Closed Paper Mill Experiences Renewal as Biomass Power Facility in the "City that Trees Built"
May 2006 brought the closing of a more than 150-year-old paper mill in Berlin, New Hampshire, a town nicknamed the "City that Trees Built." For most of the Northern New Hampshire town's recent history, the mill had been the center of economic activity and – despite the mill's shrinking size as the dawn of the Internet decreased demand for paper – remained the top employer for the town of 10,000 residents until the day it shut down.
For several years, the lot that had been home to the historic paper mill remained empty as the town debated what to do with the land – and, more important, how to restore the jobs that were lost with the mill.
After four years of debate, in 2010, with the buildings and the former paper mill falling into disrepair, a developer purchased the land and buildings to build a biomass plant. In addition to putting to use a vacant lot that had once been the center of the community, the new biomass plant would employ former paper mill workers, doing jobs that fall within their expertise. Additionally, the new biomass plant would reuse the very same boiler that had been implemented by the paper mill.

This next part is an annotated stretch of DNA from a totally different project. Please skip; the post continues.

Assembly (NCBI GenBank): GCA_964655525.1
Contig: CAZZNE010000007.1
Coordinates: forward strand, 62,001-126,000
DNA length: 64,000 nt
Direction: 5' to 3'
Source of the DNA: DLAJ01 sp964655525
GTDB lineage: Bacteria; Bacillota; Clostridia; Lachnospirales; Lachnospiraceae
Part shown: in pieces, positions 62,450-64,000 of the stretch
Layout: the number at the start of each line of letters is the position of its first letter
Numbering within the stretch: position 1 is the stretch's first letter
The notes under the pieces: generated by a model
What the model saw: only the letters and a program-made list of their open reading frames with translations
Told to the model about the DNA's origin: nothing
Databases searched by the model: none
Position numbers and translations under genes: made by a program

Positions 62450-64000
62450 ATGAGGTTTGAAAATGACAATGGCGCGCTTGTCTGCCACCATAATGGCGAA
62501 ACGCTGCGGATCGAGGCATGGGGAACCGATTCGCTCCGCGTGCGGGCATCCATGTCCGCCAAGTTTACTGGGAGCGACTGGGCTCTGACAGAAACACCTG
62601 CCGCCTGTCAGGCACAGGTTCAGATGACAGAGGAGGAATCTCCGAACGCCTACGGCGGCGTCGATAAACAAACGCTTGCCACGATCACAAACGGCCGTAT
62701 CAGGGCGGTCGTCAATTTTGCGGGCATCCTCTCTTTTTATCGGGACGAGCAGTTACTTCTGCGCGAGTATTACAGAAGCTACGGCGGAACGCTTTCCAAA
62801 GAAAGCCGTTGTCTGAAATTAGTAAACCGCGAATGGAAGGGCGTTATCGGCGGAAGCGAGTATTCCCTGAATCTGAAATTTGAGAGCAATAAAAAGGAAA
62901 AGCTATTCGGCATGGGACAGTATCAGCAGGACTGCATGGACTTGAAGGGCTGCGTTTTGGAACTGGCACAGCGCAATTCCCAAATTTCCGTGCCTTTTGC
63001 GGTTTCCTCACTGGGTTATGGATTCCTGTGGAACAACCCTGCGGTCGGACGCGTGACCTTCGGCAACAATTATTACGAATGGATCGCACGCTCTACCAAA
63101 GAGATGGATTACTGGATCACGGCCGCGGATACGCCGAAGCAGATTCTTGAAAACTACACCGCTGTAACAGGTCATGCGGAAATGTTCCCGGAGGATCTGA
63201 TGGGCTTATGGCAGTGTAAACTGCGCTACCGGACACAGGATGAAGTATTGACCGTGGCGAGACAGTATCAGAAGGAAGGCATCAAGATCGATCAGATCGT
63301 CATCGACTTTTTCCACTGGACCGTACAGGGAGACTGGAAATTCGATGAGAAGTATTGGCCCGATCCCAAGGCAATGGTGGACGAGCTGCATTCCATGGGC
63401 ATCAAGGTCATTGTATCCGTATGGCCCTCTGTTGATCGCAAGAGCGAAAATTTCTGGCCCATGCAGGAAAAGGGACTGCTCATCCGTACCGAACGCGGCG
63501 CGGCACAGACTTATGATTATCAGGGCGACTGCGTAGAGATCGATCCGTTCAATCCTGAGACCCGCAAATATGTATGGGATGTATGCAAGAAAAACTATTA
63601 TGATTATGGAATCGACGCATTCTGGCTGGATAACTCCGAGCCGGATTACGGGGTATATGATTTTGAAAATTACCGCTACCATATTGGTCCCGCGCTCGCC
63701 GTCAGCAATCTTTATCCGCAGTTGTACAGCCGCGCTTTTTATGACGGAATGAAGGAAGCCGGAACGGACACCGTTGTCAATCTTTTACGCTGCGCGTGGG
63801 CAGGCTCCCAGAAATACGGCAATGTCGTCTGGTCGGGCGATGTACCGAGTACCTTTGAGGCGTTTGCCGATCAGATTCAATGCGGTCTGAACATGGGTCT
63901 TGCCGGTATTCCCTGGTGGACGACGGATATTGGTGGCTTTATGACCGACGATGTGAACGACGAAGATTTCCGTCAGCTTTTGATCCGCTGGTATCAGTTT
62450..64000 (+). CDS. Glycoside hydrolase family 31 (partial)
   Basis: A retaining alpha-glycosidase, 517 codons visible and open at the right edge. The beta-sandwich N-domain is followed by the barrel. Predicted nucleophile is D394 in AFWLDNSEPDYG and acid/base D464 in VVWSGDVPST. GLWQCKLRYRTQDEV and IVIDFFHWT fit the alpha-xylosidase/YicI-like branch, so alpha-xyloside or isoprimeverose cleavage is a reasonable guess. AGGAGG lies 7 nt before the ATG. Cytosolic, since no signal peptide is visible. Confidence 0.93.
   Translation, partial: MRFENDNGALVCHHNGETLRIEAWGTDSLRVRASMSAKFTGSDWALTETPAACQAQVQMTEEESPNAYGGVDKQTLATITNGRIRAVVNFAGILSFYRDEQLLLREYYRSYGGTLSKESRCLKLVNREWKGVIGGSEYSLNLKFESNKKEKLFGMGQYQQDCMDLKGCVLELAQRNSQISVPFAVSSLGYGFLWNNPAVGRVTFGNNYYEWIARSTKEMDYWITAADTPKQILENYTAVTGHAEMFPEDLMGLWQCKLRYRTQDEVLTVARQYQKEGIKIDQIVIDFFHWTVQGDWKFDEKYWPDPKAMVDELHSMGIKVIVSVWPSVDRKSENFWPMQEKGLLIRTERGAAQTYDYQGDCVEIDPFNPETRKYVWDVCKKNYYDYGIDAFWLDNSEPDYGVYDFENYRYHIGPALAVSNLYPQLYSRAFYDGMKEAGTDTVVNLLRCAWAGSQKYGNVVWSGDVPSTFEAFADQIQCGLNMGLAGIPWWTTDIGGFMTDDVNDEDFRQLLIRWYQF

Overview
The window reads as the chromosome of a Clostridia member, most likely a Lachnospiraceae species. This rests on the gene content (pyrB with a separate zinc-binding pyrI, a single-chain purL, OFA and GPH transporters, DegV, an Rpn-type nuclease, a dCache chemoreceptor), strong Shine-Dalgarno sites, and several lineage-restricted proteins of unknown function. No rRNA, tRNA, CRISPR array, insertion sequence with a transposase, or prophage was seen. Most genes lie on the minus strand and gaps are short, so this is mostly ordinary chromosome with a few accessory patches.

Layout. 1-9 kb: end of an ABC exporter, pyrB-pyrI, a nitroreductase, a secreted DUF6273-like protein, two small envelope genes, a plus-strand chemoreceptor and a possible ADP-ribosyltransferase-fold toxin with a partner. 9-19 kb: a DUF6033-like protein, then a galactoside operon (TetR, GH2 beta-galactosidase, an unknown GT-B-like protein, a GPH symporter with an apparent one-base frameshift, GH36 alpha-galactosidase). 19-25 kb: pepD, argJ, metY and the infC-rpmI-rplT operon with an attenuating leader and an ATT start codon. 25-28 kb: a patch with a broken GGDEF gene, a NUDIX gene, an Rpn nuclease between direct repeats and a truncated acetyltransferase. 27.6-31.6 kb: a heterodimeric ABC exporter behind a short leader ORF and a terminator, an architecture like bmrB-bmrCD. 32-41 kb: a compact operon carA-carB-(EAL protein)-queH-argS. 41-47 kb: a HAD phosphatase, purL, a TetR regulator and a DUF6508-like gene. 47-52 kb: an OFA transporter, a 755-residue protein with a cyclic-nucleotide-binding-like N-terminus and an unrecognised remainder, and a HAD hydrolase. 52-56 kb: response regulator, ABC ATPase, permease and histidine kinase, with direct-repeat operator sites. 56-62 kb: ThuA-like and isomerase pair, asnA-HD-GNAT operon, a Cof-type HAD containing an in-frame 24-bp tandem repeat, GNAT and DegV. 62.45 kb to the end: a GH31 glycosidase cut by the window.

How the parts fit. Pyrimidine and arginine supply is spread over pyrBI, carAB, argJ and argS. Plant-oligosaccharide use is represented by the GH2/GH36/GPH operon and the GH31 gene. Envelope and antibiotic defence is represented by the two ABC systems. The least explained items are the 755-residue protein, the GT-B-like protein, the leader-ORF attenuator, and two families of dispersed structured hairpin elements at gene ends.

The biomass plant project, which has been permitted and is being developed by Cate Street Capital, is currently in the construction phase, and will eventually employ up to 400 laborers to build the plant. Slated to open in early 2013, the new 75 MW facility will provide enough clean power for about 750 homes and will provide permanent, good paying jobs to 40 local residents. It will also allow the local loggers and truckers to remain in the area harvesting and delivering forest products, similar to the work they did for the paper mill.
The project enjoys lots of support from local government and residents in Berlin. In September 2011, upon Cate Street Capital's closing for project financing, Berlin Mayor Paul Grenier said, "I think this is the beginning of a new economic era for the city of Berlin."